Data governance
Although data governance is a broad term that includes people and process techniques, we will concentrate on the technology and tooling aspects. The data catalogue and data lineage are two aspects of data governance tooling that have become absolute must-haves for any modern analytical data platform.
Data scientists, analysts, and engineers can quickly locate required datasets and learn how they were created with the help of a data catalogue and lineage. Apache Atlas, Collibra, Alation, Amazon Glue Catalog, and Google Cloud and Azure Data Catalogs are all good places to start when implementing this capability.
Adding data catalogue, data glossary, and data lineage capabilities boosts the analytics team’s productivity and accelerates the time to insights.

Consistent delivery
One of the cornerstones and inspirations for the DataOps methodology is the DevOps concept. Modern tooling and a lightweight but secure continuous integration and continuous delivery process help reduce time-to-market when implementing new data pipelines or data analytics use cases, while DevOps relies on culture, skills, and collaboration.
The continuous delivery process for data, like regular application development, must adhere to microservices best practices. Such best practices enable the organization to scale, reduce the time it takes to implement and deploy new data or machine learning pipelines, and improve the system’s overall quality and stability.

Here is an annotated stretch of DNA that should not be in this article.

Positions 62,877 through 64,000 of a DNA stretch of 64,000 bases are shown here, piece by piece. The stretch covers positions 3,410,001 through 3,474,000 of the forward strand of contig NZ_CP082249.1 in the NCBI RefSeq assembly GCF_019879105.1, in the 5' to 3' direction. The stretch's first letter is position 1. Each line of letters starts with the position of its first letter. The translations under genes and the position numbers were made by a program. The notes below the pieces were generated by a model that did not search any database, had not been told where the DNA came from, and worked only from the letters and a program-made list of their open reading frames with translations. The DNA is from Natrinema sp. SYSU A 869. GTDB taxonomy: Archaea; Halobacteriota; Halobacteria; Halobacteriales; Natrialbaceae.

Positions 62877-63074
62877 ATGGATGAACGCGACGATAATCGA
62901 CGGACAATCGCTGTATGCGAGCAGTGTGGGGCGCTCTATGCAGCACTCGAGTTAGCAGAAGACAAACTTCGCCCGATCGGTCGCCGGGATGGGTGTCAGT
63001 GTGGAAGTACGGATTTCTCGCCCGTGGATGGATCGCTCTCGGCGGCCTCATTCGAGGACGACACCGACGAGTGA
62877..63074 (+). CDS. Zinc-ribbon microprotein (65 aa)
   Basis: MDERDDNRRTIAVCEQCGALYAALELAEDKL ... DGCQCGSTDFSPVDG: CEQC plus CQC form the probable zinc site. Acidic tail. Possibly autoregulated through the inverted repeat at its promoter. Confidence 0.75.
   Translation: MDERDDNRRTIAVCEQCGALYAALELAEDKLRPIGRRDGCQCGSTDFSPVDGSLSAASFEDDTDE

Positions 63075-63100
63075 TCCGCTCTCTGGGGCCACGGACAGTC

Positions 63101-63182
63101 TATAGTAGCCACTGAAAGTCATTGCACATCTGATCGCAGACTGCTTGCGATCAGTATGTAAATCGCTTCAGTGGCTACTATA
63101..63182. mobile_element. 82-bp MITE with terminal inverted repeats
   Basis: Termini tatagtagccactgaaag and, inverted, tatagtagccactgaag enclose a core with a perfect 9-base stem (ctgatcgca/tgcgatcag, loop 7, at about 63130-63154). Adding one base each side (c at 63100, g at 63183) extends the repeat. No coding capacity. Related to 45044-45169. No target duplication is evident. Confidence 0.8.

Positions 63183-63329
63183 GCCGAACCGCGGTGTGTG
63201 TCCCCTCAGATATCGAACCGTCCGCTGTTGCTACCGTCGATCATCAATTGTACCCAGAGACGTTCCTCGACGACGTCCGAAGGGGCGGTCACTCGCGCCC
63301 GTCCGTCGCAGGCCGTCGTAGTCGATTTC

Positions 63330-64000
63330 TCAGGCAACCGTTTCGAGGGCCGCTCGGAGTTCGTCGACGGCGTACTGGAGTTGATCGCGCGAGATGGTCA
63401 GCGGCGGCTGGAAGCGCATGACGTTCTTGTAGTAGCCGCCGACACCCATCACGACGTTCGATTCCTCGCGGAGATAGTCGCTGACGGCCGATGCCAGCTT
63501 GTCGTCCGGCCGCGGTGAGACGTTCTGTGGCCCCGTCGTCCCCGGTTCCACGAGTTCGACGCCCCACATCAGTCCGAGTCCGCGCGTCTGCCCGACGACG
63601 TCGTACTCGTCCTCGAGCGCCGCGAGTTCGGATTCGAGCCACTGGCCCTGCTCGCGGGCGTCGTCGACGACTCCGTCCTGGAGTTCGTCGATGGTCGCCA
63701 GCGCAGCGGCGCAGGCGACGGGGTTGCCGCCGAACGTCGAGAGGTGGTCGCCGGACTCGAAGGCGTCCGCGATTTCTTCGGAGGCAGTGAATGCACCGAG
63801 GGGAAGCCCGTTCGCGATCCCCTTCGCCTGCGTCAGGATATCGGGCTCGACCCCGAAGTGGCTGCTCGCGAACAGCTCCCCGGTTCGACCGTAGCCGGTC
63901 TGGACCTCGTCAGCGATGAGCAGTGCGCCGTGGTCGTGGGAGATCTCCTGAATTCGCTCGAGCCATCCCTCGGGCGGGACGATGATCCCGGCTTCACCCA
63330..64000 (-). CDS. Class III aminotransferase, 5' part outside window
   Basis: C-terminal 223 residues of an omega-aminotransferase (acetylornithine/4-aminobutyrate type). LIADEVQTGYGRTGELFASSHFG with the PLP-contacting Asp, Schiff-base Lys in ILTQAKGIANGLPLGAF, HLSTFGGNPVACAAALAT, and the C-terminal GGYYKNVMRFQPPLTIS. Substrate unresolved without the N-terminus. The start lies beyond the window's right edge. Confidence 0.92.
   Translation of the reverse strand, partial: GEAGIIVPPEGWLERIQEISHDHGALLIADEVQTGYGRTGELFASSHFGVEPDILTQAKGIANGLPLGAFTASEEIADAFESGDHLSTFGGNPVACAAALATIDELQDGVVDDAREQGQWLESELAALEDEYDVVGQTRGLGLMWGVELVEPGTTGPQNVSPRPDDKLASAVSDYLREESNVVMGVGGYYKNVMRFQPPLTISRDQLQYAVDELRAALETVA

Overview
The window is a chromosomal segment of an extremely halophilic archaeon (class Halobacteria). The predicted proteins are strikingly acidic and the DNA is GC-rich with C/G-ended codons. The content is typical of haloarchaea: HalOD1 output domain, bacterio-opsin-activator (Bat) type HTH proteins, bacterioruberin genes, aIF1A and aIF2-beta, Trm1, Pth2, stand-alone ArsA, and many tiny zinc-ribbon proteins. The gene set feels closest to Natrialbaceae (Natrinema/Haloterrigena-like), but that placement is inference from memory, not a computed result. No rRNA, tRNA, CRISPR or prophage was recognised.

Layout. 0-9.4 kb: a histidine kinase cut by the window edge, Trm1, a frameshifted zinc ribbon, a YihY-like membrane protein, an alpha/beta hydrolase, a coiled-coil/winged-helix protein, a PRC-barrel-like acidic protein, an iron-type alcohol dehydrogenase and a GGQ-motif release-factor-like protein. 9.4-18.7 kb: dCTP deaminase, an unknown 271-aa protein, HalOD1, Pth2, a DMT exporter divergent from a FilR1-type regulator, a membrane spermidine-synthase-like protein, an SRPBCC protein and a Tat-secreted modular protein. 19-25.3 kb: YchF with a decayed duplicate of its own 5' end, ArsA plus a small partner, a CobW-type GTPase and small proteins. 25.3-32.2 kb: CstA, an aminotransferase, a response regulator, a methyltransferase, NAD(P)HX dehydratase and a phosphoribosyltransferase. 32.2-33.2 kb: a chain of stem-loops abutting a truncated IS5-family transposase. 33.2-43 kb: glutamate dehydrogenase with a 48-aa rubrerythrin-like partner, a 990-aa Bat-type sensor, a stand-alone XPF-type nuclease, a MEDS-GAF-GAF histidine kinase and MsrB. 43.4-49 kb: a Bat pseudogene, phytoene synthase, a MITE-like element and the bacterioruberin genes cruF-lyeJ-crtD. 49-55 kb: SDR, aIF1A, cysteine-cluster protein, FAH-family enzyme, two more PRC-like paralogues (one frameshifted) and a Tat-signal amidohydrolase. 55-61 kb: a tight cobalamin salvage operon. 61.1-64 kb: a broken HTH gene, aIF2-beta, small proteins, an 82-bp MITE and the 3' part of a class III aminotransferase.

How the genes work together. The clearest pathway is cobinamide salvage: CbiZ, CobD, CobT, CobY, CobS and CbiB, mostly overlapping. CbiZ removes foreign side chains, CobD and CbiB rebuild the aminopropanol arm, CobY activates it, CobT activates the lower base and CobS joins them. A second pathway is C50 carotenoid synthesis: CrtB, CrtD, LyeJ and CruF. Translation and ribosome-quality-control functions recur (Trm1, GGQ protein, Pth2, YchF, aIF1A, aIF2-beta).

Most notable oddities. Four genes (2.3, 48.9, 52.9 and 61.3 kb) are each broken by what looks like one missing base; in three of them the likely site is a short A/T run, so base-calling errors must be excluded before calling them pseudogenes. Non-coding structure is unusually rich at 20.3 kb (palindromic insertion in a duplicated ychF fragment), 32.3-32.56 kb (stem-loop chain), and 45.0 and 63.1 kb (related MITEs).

Continuous data delivery processes, while similar to application development in many ways, have their own unique characteristics:

  • Unit and functional testing with generated data should be prioritized due to large volumes of data.
  • It is often impractical to create on-demand environments for each execution of the CI/CD pipeline due to the large scale of the production environment.
  • For safe releases and A/B testing in production, data orchestration tooling is required.
  • Data quality and monitoring in production, as well as data output testing, must be prioritised.

In the world of data engineering, traditional tools like GitHub or other Git-based version control systems, unit testing and static code validation tools, Jenkins for CI/CD, and Harness.io for continuous deployment find their primary application. Using data pipeline orchestration tools like Apache Airflow, which allow configuration-as-code, streamlines the continuous delivery process even more.

Although ITOps and DataOps are two separate disciplines, they are becoming increasingly intertwined. As a result, it’s critical for IT engineers to broaden their skill sets beyond traditional ITOps and contribute to data operations in many cases.

Fortunately, this does not necessitate returning to school for a data engineering degree. IT engineers already have the foundational skills for data operations in many ways. To support data operations, they simply need to expand their thinking and toolkits.